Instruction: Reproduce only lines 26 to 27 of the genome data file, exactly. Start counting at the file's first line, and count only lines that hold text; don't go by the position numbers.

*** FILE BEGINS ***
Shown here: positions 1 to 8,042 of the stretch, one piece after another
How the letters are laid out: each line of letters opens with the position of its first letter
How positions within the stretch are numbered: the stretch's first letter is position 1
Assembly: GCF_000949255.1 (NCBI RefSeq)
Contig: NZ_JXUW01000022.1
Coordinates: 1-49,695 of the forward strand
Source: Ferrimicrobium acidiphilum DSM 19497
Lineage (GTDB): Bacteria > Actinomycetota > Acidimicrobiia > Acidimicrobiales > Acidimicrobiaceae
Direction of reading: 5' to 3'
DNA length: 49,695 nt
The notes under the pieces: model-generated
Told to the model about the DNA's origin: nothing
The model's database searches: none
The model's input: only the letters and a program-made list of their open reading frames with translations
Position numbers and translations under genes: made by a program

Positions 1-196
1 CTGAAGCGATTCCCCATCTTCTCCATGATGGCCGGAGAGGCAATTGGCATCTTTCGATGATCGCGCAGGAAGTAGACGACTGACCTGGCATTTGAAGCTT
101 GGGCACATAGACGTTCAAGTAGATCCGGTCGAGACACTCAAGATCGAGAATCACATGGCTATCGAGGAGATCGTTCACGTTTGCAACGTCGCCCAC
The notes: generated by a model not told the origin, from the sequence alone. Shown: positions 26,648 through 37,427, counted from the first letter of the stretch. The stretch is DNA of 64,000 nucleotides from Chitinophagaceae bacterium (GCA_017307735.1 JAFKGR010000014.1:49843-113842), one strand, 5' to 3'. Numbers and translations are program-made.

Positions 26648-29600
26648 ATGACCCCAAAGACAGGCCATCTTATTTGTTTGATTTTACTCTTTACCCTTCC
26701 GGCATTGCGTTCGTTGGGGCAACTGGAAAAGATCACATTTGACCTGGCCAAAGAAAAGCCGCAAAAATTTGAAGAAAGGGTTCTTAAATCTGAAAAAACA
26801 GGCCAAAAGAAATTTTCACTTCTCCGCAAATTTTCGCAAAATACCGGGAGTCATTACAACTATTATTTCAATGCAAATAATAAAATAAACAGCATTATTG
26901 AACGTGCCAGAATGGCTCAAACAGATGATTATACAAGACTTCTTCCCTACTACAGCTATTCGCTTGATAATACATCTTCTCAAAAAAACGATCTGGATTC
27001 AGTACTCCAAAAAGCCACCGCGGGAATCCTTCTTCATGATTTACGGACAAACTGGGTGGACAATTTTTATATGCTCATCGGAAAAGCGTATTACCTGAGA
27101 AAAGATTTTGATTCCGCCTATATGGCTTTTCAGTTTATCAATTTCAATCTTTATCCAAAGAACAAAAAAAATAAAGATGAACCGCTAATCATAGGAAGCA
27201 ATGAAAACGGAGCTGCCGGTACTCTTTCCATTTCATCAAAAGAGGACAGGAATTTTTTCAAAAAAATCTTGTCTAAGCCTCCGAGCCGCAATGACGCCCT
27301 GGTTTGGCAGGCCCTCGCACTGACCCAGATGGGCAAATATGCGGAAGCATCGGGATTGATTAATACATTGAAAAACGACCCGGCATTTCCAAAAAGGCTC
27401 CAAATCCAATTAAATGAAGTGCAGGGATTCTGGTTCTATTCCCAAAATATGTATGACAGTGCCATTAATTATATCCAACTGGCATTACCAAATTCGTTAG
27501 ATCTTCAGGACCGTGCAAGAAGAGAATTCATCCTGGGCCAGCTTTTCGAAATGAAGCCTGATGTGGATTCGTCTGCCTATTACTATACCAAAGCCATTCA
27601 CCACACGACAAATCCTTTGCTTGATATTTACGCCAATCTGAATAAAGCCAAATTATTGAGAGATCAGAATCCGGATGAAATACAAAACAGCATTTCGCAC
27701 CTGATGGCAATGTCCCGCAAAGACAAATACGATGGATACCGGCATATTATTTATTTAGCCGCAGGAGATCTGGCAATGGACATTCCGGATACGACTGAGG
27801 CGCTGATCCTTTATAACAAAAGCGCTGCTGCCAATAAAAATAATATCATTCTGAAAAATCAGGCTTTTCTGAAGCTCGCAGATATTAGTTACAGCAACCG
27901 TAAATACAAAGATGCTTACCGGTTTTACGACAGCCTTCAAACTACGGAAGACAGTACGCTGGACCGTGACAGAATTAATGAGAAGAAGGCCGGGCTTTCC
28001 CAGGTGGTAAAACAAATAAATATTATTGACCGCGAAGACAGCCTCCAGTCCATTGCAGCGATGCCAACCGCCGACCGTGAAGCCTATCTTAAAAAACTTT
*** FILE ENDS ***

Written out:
27101 AAAGATTTTGATTCCGCCTATATGGCTTTTCAGTTTATCAATTTCAATCTTTATCCAAAGAACAAAAAAAATAAAGATGAACCGCTAATCATAGGAAGCA
27201 ATGAAAACGGAGCTGCCGGTACTCTTTCCATTTCATCAAAAGAGGACAGGAATTTTTTCAAAAAAATCTTGTCTAAGCCTCCGAGCCGCAATGACGCCCT